GZ: Our membership at the moment is around 450. Since we draw our members mostly from Returned Peace Corps Volunteers and the prospects of a renewed Peace Corps presence in country are not bright, there is little opportunity for growth.

UN: What is FON’s view on the Obasanjo government?

GZ: The organization has no view of the Obasanjo government. Individual members may have a view. Peace Corps people approach their subjects with optimism. I have not heard anything negative about Obasanjo on a personal level from our members.

UN: Does FON plan to send any representatives to monitor the scheduled 2007 general elections?

GZ: We have no plans as an organization to monitor the upcoming election. Our resources are too slim. Our board works hard to make certain all funds donated to the charitable portion of our programs are so spent, and not on operational costs.

UN: As the immediate past president of FON, what would you say was your most notable achievement?

GZ: I particularly enjoyed my contacts with Peace Corps officials, letting them know that we still think voluntary service is workable in Nigeria.

UN: What challenges did you face as President of the organisation?

GZ: Attempting to replace FON’s aging membership. It is important that Peace Corps return to Nigeria. The country needs to improve the living conditions of its huge population

UN: Tell us briefly about yourself, family, business and professional life

GZ: I came to Miami at the age of five and received all my schooling here; I went into Peace Corps after receiving my BS in chemistry; I served as a science teacher at Ansar Ud Deen Muslim Girls High School (now in Surulere). I returned to Miami to go to law school and was in private practice until 1994. I have worked as a corporate real estate attorney since then; I have travelled extensively throughout the world for pleasure maintaining a high level of participation in Peace Corps related local, state, and national activities.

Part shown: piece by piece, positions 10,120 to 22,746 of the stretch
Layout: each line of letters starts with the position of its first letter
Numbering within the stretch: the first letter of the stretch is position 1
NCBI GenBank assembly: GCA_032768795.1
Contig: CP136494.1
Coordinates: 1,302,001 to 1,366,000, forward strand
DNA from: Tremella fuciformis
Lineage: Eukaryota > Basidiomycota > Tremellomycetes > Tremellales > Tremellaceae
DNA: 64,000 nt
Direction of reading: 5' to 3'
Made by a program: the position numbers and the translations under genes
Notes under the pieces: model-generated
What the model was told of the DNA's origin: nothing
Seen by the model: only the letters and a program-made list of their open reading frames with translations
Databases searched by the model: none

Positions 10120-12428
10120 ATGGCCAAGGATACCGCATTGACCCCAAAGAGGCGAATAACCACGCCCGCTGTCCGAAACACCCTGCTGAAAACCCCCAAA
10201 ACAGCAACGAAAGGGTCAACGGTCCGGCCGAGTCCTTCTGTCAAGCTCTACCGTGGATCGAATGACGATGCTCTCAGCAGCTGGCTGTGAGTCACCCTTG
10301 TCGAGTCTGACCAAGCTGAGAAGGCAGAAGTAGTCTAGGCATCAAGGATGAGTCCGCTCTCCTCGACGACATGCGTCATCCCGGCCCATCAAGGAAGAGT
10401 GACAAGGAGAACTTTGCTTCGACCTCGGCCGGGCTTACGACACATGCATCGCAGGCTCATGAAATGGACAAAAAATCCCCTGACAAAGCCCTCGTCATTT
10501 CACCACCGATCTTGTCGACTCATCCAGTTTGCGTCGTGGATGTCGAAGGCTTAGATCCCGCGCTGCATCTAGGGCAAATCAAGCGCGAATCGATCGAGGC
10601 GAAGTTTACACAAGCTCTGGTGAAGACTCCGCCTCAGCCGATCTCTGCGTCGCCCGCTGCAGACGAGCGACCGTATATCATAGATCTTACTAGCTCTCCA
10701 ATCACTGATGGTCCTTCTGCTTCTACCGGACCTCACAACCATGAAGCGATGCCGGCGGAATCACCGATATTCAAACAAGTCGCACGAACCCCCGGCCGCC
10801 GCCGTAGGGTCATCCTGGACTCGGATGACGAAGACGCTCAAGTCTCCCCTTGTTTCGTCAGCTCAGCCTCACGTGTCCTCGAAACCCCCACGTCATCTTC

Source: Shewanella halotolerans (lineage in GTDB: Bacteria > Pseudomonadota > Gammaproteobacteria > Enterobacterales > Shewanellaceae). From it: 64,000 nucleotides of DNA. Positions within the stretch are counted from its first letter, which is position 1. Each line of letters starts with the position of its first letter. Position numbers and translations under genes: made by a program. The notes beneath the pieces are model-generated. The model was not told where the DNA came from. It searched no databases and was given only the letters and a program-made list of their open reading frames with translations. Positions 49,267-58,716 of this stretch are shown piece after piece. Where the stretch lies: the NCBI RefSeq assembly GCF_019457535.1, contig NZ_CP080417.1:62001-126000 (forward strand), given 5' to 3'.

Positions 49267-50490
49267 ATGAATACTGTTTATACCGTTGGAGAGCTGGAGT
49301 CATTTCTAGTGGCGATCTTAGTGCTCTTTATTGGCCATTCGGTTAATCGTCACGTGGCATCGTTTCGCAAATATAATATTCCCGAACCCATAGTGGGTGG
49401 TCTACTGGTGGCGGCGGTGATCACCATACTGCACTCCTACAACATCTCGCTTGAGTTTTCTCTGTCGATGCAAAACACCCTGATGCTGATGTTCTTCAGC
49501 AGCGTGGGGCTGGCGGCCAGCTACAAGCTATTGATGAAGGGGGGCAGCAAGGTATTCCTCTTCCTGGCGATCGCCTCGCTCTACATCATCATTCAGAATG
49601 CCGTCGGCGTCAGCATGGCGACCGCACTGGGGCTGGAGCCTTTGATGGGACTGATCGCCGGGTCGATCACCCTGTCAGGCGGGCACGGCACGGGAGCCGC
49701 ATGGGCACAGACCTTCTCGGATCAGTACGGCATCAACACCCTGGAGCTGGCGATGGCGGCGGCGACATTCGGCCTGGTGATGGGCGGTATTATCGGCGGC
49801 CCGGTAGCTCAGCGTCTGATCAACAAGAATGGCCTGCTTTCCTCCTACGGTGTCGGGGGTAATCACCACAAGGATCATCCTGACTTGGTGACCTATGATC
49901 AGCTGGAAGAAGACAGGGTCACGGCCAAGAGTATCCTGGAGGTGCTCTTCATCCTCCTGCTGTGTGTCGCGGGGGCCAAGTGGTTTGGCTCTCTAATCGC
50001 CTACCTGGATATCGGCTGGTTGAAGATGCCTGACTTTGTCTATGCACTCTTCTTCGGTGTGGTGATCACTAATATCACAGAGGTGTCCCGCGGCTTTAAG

UN: Does FON share in the American intelligence committee’s prognosis that Nigeria would disintegrate in the next 15 years?

GZ: The organization does not take stands on such matters, but I have not heard any of our members suggest an expectation of a fragmentation of Nigeria.

UN: What would you say to Nigerians reading this on the best way to sustain Nigeria-American relations which many in Nigeria have always believed is one sided, bothering on paternalism from America?

GZ: Paternalism describes a relationship of unequals. The way around it is to restyle and build up the entity in the relationship feeling looked down upon.

UN: What has your experience of interacting and dealing with Nigerians been like, any stories to share?

GZ: The world is small. Not long ago, I met a Nigerian working as a cashier. In our conversation, he mentioned that his father is the Alake of Abeokuta. I said I went to the public part of a coronation of an Alake, Gbadebo II. He said, “That is my father.” When I visit London, I keep an eye on Africans in national dress walking together to see if I can spot one that might be Nigerian. I walk alongside them for a moment or two to see if I can detect what language they are speaking. If I recognise Yoruba, I walk past them and say, “Ekabo. Se alafia ni?” I continue walking while they start yelling, “Stop. Stop. Wait.” Then we have a little conversation.

Greg Zell is the immediate past president of Friends of Nigeria (FON), an association of ex-Peace Corps volunteers in Nigeria. Contact FON through

January 2007.